Why do I need to think about web security?
The Web touches almost all areas of human life and has become an important part of it.
Web based applications are used for various critical transactions and they handle sensitive data like personal and financial information.
70% of all websites have vulnerabilities that could lead to customer data disclosure or total system compromise.
By statistics 75% of all vulnerabilities discovered are at the application and server layer.
Web application vulnerabilities have resulted in the theft of millions of credit cards, major financial and reputation damage for hundreds of enterprises.
The most popular attacks include but are not limited to exploits documented by the Open Web Application Security Project (OWASP).
What are the most common attacks?
OWASP lists top 10 vulnerabilities that are widely accepted as the most commonly attacked:
Injection – Injection flaws, such as SQL, OS, and LDAP injection, occur when untrusted data is sent to an interpreter as part of a command or query. The attacker’s hostile data can trick the interpreter into executing unintended commands or accessing unauthorized data.
Cross-Site Scripting (XSS) –XSS flaws occur whenever an application takes untrusted data and sends it to a web browser without proper validation and escaping. XSS allows attackers to execute scripts in the victim’s browser, which can hijack user sessions, deface web sites, or redirect the user to malicious sites.
Broken Authentication and Session Management – Application functions related to authentication and session management are often not implemented correctly, allowing attackers to compromise passwords, keys, session tokens, or exploit other implementation flaws to assume other users’ identities.
Insecure Direct Object References – A direct object reference occurs when a developer exposes a reference to an internal implementation object, such as a file, directory, or database key. Without an access control check or other protection, attackers can manipulate these references to access unauthorized data.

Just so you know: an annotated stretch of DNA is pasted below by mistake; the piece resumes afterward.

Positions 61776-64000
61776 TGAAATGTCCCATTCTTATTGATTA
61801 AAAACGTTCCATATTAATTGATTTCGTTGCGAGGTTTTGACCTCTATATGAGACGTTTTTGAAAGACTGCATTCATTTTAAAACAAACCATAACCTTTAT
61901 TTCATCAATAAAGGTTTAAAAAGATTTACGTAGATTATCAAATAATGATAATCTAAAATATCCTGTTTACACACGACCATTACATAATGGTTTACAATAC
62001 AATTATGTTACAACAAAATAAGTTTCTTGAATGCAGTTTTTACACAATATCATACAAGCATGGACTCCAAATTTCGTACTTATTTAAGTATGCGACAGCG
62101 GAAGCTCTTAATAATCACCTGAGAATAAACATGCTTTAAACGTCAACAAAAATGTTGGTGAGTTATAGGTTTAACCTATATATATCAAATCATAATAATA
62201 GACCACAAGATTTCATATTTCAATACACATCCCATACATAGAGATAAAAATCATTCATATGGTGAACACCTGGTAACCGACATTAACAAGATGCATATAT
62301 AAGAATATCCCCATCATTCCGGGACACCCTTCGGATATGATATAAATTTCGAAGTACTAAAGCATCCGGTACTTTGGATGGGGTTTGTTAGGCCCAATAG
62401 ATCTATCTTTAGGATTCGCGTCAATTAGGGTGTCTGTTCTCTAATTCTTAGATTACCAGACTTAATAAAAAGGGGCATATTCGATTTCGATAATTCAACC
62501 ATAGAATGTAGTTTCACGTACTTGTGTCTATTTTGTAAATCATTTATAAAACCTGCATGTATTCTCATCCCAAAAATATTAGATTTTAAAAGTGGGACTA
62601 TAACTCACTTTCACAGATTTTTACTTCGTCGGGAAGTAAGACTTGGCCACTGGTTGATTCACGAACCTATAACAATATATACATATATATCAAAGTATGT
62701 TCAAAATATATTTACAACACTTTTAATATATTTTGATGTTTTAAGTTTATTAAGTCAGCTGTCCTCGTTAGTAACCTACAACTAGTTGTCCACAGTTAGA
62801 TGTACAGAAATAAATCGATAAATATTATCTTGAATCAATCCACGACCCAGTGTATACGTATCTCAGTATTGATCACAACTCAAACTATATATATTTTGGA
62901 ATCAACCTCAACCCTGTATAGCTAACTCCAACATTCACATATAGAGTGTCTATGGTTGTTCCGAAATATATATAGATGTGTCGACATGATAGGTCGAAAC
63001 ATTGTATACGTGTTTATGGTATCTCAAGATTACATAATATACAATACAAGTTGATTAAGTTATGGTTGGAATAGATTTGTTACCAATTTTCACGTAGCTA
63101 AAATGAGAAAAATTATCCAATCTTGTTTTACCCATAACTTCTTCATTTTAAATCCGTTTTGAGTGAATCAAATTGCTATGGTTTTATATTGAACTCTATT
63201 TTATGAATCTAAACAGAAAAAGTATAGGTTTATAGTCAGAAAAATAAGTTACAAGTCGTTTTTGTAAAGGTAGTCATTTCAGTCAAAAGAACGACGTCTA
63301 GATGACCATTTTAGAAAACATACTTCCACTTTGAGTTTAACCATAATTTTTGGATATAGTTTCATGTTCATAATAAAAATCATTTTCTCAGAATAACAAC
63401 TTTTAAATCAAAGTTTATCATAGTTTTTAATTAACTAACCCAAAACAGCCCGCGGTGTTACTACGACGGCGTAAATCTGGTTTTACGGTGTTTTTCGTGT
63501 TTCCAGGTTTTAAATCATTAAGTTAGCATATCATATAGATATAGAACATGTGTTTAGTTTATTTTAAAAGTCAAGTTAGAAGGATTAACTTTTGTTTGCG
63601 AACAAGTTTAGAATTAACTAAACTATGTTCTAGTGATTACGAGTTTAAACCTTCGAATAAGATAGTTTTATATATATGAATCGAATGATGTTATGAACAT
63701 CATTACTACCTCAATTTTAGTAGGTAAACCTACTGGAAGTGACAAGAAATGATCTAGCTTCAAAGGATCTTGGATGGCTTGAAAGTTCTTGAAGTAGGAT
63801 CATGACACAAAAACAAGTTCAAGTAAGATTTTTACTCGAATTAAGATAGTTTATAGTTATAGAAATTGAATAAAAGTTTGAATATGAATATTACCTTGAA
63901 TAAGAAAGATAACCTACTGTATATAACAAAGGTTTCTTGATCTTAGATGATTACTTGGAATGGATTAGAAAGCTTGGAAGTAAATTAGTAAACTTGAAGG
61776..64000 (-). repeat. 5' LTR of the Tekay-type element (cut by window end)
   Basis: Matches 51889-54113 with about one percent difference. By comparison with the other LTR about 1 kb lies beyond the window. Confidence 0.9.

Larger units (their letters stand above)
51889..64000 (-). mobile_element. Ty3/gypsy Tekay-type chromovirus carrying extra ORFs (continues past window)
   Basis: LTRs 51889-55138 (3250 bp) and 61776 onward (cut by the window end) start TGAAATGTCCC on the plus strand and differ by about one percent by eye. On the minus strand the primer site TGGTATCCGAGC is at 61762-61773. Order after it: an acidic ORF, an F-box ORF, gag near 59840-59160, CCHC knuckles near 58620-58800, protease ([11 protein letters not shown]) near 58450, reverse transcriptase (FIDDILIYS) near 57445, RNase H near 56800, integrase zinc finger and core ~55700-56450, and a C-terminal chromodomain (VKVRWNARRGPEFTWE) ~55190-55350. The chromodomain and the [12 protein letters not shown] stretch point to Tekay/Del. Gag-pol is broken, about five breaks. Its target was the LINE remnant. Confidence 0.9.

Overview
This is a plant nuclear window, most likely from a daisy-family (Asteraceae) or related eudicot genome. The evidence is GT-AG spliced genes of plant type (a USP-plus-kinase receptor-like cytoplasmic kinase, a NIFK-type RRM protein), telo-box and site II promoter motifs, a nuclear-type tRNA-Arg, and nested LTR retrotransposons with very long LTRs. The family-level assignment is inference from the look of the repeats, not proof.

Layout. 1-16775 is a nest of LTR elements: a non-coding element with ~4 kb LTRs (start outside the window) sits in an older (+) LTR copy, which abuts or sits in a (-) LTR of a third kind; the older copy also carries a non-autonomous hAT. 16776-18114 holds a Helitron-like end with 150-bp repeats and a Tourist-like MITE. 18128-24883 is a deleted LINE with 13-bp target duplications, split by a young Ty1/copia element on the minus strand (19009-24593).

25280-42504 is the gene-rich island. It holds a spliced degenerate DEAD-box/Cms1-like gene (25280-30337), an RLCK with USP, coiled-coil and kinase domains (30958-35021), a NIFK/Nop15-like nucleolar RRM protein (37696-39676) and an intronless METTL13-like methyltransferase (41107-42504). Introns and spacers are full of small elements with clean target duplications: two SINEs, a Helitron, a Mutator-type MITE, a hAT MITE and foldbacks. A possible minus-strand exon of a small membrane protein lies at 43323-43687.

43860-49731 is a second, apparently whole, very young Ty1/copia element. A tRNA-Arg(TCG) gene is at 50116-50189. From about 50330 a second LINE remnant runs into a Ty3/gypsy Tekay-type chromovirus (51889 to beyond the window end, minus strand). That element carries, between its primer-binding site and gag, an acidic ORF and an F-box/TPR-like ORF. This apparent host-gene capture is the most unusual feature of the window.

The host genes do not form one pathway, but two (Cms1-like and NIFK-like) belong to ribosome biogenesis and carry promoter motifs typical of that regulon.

Cross Site Requset Forgery (CSRF) – CSRF attack forces a logged-on victim’s browser to send a forged HTTP request, including the victim’s session cookie and any other automatically included authentication information, to a vulnerable web application. This allows the attacker to force the victim’s browser to generate requests the vulnerable application thinks are legitimate requests from the victim.
Security Misconfiguration – Good security requires having a secure configuration defined and deployed for the application, frameworks, application server, web server, database server, and platform. All these settings should be defined, implemented, and maintained as many are not shipped with secure defaults. This includes keeping all software up to date, including all code libraries used by the application.
Insecure Cryptographic Storage – Many web applications do not properly protect sensitive data, such as credit cards, SSNs, and authentication credentials, with appropriate encryption or hashing. Attackers may steal or modify such weakly protected data to conduct identity theft, credit card fraud, or other crimes.
Failure to Restrict URL Access – Many web applications check URL access rights before rendering protected links and buttons. However, applications need to perform similar access control checks each time these pages are accessed, or attackers will be able to forge URLs to access these hidden pages anyway.
Insufficient Transport Layer Protection – Applications frequently fail to authenticate, encrypt, and protect the confidentiality and integrity of sensitive network traffic. When they do, they sometimes support weak algorithms, use expired or invalid certificates, or do not use them correctly.
Unvalidated Redirects and Forwards – Web applications frequently redirect and forward users to other pages and websites, and use untrusted data to determine the destination pages. Without proper validation, attackers can redirect victims to phishing or malware sites, or use forwards to access unauthorized pages.
How does Web Security Testing works?
Web Security testing can be clearly divided into two areas: Penetration Testing and Vulnerability analysis.
Web application penetration testing refers to a set of services used to detect various security issues with web applications.
Vulnerability is a security hole in a piece of software, hardware or operating system that provides a potential angle to attack the system. It can be as simple as weak passwords or as complex as buffer overflows or SQL injection vulnerabilities.
Typical penetration testing process has the following steps:
- Collecting information about the target
- Automated scanning for vulnerabilities using special software
- Manual penetration testing
- Potential damage assessment of each discovered vulnerability
- Penetration testing report
Even if your site has not been compromised YET, you need to ensure it is safe and secure.